They are long-lived, depend on mitochondria for energy, and are best at attacking dead cells and pathogens capable of living within cells. Once a macrophage phagocytizes a cell, it places some of its proteins, called epitopes, on its surface—much like a fighter plane displaying its hits.

These surface markers serve as an alarm to other immune cells that then infer the form of the invader. All cells that do this are called antigen presenting cells APCs. The non-fixed or wandering macrophages roam the blood vessels and can even leave them to go to an infection site where they destroy dead tissue and pathogens. Emigration by squeezing through the capillary walls to the tissue is called diapedesis or extravasation.

The presence of histamines at the infection site attract the cells to their source. Natural killer cells move in the blood and lymph to lyse cause to burst cancer cells and virus-infected body cells. They are large granular lymphocytes that attach to the glycoproteins on the surfaces of infected cells and kill them. Polymorphonuclear neutrophils , also called polys for short, are phagocytes that have no mitochondria and get their energy from stored glycogen. They are nondividing, short-lived half-life of 6—8 hours, 1—4 day lifespan , and have a segmented nucleus.

The neutrophils provide the major defense against pyogenic pus-forming bacteria and are the first on the scene to fight infection. It is formed when the interstitial fluid the fluid which lies in the interstices of all body tissues [1] is collected through lymph capillaries. It is then transported through larger lymphatic vessels to lymph nodes , where it is cleaned by lymphocytes , before emptying ultimately into the right or the left subclavian vein , where it mixes back with the blood.

Since the lymph is derived from the interstitial fluid, its composition continually changes as the blood and the surrounding cells continually exchange substances with the interstitial fluid. It is generally similar to blood plasma , which is the fluid component of blood.

Lymph returns proteins and excess interstitial fluid to the bloodstream. Lymph may pick up bacteria and bring them to lymph nodes , where they are destroyed. Metastatic cancer cells can also be transported via lymph. Lymph also transports fats from the digestive system beginning in the lacteals to the blood via chylomicrons. The word lymph is derived from the name of the ancient Roman deity of fresh water, Lympha.

Lymph has a composition comparable to that of blood plasma , but it may differ slightly. Lymph contains white blood cells. In particular, the lymph that leaves a lymph node is richer in lymphocytes. Likewise, the lymph formed in the human digestive system called chyle is rich in triglycerides fat , and looks milky white because of its lipid content.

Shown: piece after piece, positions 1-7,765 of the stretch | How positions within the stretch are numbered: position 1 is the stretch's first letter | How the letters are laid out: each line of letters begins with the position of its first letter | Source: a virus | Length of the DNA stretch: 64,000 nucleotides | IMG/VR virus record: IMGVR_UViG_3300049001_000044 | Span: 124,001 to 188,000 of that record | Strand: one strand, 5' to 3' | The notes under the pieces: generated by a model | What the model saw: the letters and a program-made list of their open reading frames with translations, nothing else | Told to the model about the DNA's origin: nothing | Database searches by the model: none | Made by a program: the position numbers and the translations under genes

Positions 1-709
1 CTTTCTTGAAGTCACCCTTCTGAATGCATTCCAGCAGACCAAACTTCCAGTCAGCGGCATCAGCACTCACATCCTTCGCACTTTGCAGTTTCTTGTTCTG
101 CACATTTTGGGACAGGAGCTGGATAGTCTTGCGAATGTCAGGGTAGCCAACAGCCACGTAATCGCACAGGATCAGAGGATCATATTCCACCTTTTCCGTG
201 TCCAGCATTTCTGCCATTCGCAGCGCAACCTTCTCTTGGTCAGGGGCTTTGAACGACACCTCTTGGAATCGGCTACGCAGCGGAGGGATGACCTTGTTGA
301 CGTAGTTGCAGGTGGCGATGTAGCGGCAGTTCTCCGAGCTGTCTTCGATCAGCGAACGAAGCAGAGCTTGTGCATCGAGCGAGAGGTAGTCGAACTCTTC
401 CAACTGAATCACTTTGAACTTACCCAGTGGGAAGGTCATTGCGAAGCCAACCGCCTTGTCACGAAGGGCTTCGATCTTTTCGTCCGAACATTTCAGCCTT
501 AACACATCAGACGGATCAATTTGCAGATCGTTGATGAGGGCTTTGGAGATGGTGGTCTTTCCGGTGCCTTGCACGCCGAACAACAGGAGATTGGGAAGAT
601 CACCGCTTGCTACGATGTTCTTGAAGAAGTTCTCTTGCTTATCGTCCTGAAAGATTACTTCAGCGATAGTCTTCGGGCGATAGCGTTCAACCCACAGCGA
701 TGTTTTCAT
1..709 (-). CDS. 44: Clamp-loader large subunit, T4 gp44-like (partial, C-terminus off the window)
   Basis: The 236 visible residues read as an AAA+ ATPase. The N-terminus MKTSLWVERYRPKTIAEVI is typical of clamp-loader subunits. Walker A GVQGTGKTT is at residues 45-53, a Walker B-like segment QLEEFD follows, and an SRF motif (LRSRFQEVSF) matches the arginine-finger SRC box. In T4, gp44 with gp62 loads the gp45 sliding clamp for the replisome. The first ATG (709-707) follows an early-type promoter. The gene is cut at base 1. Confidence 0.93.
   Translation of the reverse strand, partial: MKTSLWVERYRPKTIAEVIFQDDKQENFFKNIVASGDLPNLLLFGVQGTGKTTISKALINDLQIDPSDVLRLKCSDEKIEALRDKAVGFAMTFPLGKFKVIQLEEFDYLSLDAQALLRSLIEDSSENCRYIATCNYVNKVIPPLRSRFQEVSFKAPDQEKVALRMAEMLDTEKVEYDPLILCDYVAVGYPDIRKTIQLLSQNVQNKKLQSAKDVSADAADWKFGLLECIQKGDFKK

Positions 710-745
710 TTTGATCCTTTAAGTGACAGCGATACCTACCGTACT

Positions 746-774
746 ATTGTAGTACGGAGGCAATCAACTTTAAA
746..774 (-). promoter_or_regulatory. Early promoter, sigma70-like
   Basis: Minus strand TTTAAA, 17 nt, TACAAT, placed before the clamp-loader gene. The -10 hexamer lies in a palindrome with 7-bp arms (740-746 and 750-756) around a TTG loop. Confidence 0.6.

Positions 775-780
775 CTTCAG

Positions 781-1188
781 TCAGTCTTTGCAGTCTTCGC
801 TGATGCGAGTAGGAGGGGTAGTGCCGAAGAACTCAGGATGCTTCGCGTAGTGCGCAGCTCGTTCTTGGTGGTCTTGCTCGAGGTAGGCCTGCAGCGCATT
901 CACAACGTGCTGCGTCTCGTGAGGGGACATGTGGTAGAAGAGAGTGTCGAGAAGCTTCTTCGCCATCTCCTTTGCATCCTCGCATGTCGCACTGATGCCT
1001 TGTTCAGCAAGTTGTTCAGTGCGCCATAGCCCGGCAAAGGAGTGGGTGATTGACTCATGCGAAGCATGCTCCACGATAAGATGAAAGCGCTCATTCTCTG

Blood supplies nutrients and important metabolites to the cells of a tissue and collects back the waste products they produce, which requires exchange of respective constituents between the blood and tissue cells.

This exchange is not direct, but instead occurs through an intermediary called interstitial fluid , which occupies the spaces between cells. As the blood and the surrounding cells continually add and remove substances from the interstitial fluid, its composition continually changes. Water and solutes can pass between the interstitial fluid and blood via diffusion across gaps in capillary walls called intercellular clefts ; thus, the blood and interstitial fluid are in dynamic equilibrium with each other.

However, as it flows through the lymph nodes it comes in contact with blood, and tends to accumulate more cells particularly, lymphocytes and proteins.

The red blood cells get their name from an important component called hemoglobin, which give the red blood cells their red color and also act as oxygen carriers.

The red blood cells are circular, biconcave and flattened along with the ability to alter shapes so as to enable them to squeeze through the tiny capillaries. The do not have the cell nucleus as well as most organelles. A low red blood cell count is considered as harmful for the body, due to the fact that they act as suppliers of oxygen to different parts of the body.

The normal red blood cell count in adult men ranges from 4. It is important to know that the number may differ as per the recommendations of the testing lab as well as the age of the person who is getting tested. Low red blood cell count can be diagnosed by a blood test at a laboratory.